The 72-h fasting test is a demonstration of Whipple's triad of symptoms, which is considered as the gold standard for the diagnosis. This test is conducted under supervised conditions, which requires hospitalisation of the patient. During the fasting period, the patient is allowed to drink calorie-free fluids and physical activity is encouraged. Blood glucose should be measured 6-hourly till it reduces to 60 mg/dL and then every 1 or 2 hours till it reduces to 40-45 mg/dL. When symptoms of hypoglycaemia appear, blood should be sampled for measurement of glucose, insulin, C-peptide, β-hydroxybutyrate and sulfonylurea. [5] Insulinoma is diagnosed when the following criteria are fulfilled [8] :

  1. Blood glucose less than 50 mg/dL with hypoglycaemic symptoms
  2. Relief of symptoms after meal
  3. Elevated C-peptide (>200 pmol/L)
  4. Absence of plasma sulfonylurea
  5. Increased serum insulin level (>5-10 µU/mL)
  6. Increased proinsulin level (≥25% or ≥22 pmol).
Recently, the Endocrine Society Clinical Practice Guidelines recommended the following criteria [15] :

  1. Plasma concentrations of glucose less than 55 mg/dL (3.0 mmol/L)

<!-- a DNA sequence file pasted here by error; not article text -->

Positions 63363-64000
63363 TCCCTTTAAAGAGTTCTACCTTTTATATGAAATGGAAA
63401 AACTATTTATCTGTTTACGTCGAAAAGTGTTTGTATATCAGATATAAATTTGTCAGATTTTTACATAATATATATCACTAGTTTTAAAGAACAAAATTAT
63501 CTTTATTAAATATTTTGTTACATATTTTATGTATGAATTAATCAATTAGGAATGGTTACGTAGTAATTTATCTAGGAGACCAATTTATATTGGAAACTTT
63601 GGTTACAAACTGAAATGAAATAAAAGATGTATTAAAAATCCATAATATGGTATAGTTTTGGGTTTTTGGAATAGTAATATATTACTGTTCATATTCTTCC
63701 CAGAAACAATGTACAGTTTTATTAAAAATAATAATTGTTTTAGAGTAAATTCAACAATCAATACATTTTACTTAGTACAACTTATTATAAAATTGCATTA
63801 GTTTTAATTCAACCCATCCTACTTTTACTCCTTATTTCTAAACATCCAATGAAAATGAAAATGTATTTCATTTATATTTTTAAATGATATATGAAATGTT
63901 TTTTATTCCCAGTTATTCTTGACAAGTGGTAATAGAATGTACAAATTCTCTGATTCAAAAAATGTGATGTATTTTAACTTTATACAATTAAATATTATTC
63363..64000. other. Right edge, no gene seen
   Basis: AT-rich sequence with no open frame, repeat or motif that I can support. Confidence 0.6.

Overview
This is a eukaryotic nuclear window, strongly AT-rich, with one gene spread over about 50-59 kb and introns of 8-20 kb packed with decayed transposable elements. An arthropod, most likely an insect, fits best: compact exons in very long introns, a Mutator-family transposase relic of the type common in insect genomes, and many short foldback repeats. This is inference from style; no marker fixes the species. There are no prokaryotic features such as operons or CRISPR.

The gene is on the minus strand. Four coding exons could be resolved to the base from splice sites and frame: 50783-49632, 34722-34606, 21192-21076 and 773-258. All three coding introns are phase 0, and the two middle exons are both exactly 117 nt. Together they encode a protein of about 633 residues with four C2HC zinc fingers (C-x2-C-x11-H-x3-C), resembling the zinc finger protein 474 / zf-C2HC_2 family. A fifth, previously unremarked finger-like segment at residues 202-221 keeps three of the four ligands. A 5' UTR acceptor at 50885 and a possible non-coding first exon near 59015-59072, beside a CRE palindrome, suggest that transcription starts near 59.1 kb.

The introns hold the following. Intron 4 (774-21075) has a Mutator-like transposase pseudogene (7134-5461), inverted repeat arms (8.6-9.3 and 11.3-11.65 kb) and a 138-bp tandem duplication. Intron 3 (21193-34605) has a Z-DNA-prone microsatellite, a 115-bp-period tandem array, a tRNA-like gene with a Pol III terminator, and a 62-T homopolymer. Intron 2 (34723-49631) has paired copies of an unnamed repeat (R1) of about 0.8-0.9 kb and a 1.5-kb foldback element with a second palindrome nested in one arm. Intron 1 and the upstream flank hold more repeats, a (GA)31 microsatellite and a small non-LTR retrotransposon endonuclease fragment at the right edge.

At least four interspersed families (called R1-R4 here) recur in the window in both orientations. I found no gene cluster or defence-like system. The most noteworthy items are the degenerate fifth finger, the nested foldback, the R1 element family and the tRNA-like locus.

2. Insulin of at least 3.0 µU/mL (18 pmol/L)
  3. C-peptide of at least 0.6 ng/mL (0.2 nmol/L)
  4. Proinsulin of at least 5.0 pmol/L.
Some authors described modified fasting test where duration of the fasting period is reduced to 48 h. In this test, at a plasma glucose level of 40-45 mg/dL, the patient is asked to undergo light exercise for 15-30 min even if there is no hypoglycaemic symptom. [5],[16],[17] Then, the plasma glucose measurement is repeated.

Other tests

Intravenous secretin test of insulinoma

Unlike in the normal population, beta cells of pancreas are insensitive to secretin in patients of insulinoma. In a normal individual, an intravenous injection of secretin 2 units/kg causes rise in plasma insulin more than 200%. However, in case of insulinoma, injection of secretin does not stimulate insulin secretion due to unresponsiveness of insulinoma cells to secretin. [5],[18]

C-Peptide inhibition test with hog insulin

Infusion of hog insulin for 1 h leads to decrease in plasma C-peptide levels in healthy persons, whereas no such change was observed in patients of insulinoma. [5],[19]


   Localisation Top